By: Matthew Olson
January 5th 2022
A Guide to Houseplant Propagation
A Guide to Houseplant Propagation
Since the 1970’s houseplants have been increasing in popularity throughout the United States, for good reason. Their ability to tolerate low levels of light allow them to thrive indoors. Many of these plants are native to tropical forests, where little sunlight can penetrate the forest floor. It’s easy to understand why these plants continue to grow in popularity. Studies have shown they can reduce stress and improve air quality. Another benefit of these plants is the ability to propagate them with ease. Propagation is a term that means creating new plants. We’ll look at different methods of propagation to expand your houseplant collection.
One way to propagate houseplants is by cuttings. A cutting is a piece of the plant stem that is separated from the rest of the plant to create a new plant. Many houseplants can be propagated by cuttings. Here’s the steps required to create new plants from cuttings, using Pothos as an example.
- Cut the stem below a bud, the length of the stem should be 4-6 inches. To create a fuller plant, take multiple cuttings and plant them in the same container.
- Remove lower leaves, leaving only the top leaves.
- (Optional) Stick the bottom 1-1.5 inches of your cutting into rooting hormone. Many houseplants will root easily without rooting hormone, but it may quicken the rooting process if desired.
- Stick the cuttings into the soil, and gently press the soil around the cuttings.
- Water sparingly and put a plastic bag over the pot to maintain humidity around the cuttings. Make sure the sides of the bag do not touch the leaves, which may result in mold forming.
- Continue to monitor the cuttings for water, and only water when the soil begins to dry. The cuttings have no roots initially, which makes it difficult to absorb the water. Only water in small increments.
Plants can also be rooted in water and transplanted to soil later. The steps to root cuttings in water is the same as rooting in soil, but in a glass of water (no need to cover with a bag).
Division is another method of propagation. Dividing means taking a large plant and cutting it into multiple sections to plant. This results in several smaller plants with increased vigor. Characteristics of houseplants that can be divided include plants that grow fast to form clumps of several stems. A few examples are spider plant, snake plant, peace lily and asparagus fern. Plants that produce single stems normally don’t need division. To divide your houseplants, follow these simple steps.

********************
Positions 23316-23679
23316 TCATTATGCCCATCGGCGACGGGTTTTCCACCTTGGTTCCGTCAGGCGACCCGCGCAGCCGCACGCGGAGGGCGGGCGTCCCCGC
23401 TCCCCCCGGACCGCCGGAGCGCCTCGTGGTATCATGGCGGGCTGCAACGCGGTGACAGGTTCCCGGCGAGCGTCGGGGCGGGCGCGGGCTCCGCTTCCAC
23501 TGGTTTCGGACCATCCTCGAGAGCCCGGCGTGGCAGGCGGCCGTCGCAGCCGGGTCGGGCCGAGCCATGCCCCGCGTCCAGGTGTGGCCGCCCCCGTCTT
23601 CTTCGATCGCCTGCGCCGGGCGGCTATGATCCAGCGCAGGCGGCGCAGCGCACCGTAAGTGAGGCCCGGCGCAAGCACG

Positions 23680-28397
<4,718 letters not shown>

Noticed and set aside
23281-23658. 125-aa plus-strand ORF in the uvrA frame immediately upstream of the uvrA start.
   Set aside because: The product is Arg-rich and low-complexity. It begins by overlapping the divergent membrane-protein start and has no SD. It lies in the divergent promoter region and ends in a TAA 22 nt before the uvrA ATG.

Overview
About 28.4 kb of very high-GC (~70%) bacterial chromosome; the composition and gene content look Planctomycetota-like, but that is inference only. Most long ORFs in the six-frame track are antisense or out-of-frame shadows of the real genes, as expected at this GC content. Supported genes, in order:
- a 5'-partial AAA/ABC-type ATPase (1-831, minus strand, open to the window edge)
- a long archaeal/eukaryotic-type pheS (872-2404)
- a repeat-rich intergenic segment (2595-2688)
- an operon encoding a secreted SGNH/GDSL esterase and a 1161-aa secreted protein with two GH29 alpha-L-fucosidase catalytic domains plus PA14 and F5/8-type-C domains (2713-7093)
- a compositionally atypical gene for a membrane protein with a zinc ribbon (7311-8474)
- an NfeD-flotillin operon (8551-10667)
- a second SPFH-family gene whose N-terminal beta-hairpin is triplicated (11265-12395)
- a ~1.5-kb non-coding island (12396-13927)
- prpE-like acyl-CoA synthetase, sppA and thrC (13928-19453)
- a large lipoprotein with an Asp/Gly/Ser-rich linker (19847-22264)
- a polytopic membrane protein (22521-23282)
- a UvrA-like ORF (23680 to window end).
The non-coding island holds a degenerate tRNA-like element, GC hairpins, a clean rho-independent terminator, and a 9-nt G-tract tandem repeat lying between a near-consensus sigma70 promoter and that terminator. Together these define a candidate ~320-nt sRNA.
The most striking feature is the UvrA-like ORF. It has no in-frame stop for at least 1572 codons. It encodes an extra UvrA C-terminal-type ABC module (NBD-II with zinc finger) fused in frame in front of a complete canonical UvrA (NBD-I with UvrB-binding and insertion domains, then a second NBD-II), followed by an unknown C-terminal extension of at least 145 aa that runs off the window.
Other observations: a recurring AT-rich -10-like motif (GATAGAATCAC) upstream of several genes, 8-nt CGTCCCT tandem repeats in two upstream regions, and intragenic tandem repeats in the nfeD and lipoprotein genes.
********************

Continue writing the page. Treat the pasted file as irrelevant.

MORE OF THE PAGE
- Take the plant out of the pot and set on a flat surface.
- Use a knife to cut the plant into several sections, making sure each section has roots.
- Replant each section in potting soil, and water thoroughly.
Many plants require stems to produce cuttings, others can be propagated from leaves. Succulents and african violets are plants that can often be propagated from a single leaf. One thing to note is only some types of succulents can be propagated from leaves. If you’re not sure about what type of succulent you’re trying to propagate, you should check with your local extension office or a local nursery. Here’s the steps to propagate an African Violet using a leaf cutting.
- Remove a leaf that is mature, but not old and tough.
- Cut off the top of the leaf and make the petiole (leaf stem) a half inch long. This will help the leaf put its energy towards growing new roots.
- Stick the cutting into a small container of moist potting soil, and cover with a plastic bag to retain humidity. Monitor to check for water needs, making sure the soil stays moist, not wet.
- After 2-3 months, new plantlets will form. A few months after the plantlets form, they can be divided form the cutting to create more plants.
Layering is a form of propagation that allows a stem to form roots while still attached to the plant. In nature, groundcovers will often spread by layering. There are several types of layering that are used in growing plants, but we’ll focus on air layering. Air layering is commonly used to propagate woody houseplants that become overgrown, such as Rubber plants and Crotons. Here’s how you can air layer your woody houseplants.
- Find a branch on the plant and use a sharp knife to cut a 1 inch ring around the outside of the trunk. The cut should be made about 12-18 inches from the end of the branch. Make sure to only cut off the outer layer of the bark.
- (Optional) Apply a small amount of rooting powder to the cut area, this will help stimulate root development. Roots will form without the powder but may take longer to form.
- Take a small plastic bag and fill with moss that is moist, then wrap it around the ring of exposed bark. Use twist ties or electric tape to hold the bag on the branch.
Figure 2 The steps required for air layering.
Photo sourced from ncsu.com/plantpropagation
4. Wait a few months to allow roots to form and grow
5. Once the inside of the bag is full of roots, the bag can be removed, and the branch cut off below where the roots formed.
6. Plant your new tree in potting soil, and water thoroughly.
I hope this guide helps create more plants for your home. Indoor greenery goes a long way in keeping away the winter blues. I look forward to getting outside into the garden again soon, but for now, I’ll keep growing my indoor garden, which is almost as fun. Happy gardening!